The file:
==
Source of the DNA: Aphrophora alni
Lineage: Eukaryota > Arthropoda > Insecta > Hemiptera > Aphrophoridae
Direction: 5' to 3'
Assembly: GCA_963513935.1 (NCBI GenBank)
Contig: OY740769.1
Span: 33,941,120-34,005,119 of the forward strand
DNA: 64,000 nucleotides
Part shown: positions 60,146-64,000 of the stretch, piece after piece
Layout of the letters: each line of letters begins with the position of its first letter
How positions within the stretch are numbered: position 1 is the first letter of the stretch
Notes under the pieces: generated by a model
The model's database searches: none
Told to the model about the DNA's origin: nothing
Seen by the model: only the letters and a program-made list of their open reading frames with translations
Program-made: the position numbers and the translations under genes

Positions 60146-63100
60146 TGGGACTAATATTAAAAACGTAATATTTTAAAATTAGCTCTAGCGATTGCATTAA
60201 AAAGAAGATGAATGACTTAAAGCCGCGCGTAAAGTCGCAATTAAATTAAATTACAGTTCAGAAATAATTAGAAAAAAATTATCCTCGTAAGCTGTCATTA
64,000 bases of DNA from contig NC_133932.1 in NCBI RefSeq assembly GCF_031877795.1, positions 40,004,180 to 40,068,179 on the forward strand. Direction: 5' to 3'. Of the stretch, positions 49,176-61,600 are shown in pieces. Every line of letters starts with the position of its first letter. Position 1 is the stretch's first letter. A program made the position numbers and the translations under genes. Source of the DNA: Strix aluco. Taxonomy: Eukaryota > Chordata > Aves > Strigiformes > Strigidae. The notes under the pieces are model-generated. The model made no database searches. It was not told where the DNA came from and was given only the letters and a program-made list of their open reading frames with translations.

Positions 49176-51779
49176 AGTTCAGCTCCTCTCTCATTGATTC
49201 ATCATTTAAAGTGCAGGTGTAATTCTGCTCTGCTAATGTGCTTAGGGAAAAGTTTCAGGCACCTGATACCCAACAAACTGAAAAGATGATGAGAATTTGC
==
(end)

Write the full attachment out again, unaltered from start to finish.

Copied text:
Source of the DNA: Aphrophora alni
Lineage: Eukaryota > Arthropoda > Insecta > Hemiptera > Aphrophoridae
Direction: 5' to 3'
Assembly: GCA_963513935.1 (NCBI GenBank)
Contig: OY740769.1
Span: 33,941,120-34,005,119 of the forward strand
DNA: 64,000 nucleotides
Part shown: positions 60,146-64,000 of the stretch, piece after piece
Layout of the letters: each line of letters begins with the position of its first letter
How positions within the stretch are numbered: position 1 is the first letter of the stretch
Notes under the pieces: generated by a model
The model's database searches: none
Told to the model about the DNA's origin: nothing
Seen by the model: only the letters and a program-made list of their open reading frames with translations
Program-made: the position numbers and the translations under genes

Positions 60146-63100
60146 TGGGACTAATATTAAAAACGTAATATTTTAAAATTAGCTCTAGCGATTGCATTAA
60201 AAAGAAGATGAATGACTTAAAGCCGCGCGTAAAGTCGCAATTAAATTAAATTACAGTTCAGAAATAATTAGAAAAAAATTATCCTCGTAAGCTGTCATTA
64,000 bases of DNA from contig NC_133932.1 in NCBI RefSeq assembly GCF_031877795.1, positions 40,004,180 to 40,068,179 on the forward strand. Direction: 5' to 3'. Of the stretch, positions 49,176-61,600 are shown in pieces. Every line of letters starts with the position of its first letter. Position 1 is the stretch's first letter. A program made the position numbers and the translations under genes. Source of the DNA: Strix aluco. Taxonomy: Eukaryota > Chordata > Aves > Strigiformes > Strigidae. The notes under the pieces are model-generated. The model made no database searches. It was not told where the DNA came from and was given only the letters and a program-made list of their open reading frames with translations.

Positions 49176-51779
49176 AGTTCAGCTCCTCTCTCATTGATTC
49201 ATCATTTAAAGTGCAGGTGTAATTCTGCTCTGCTAATGTGCTTAGGGAAAAGTTTCAGGCACCTGATACCCAACAAACTGAAAAGATGATGAGAATTTGC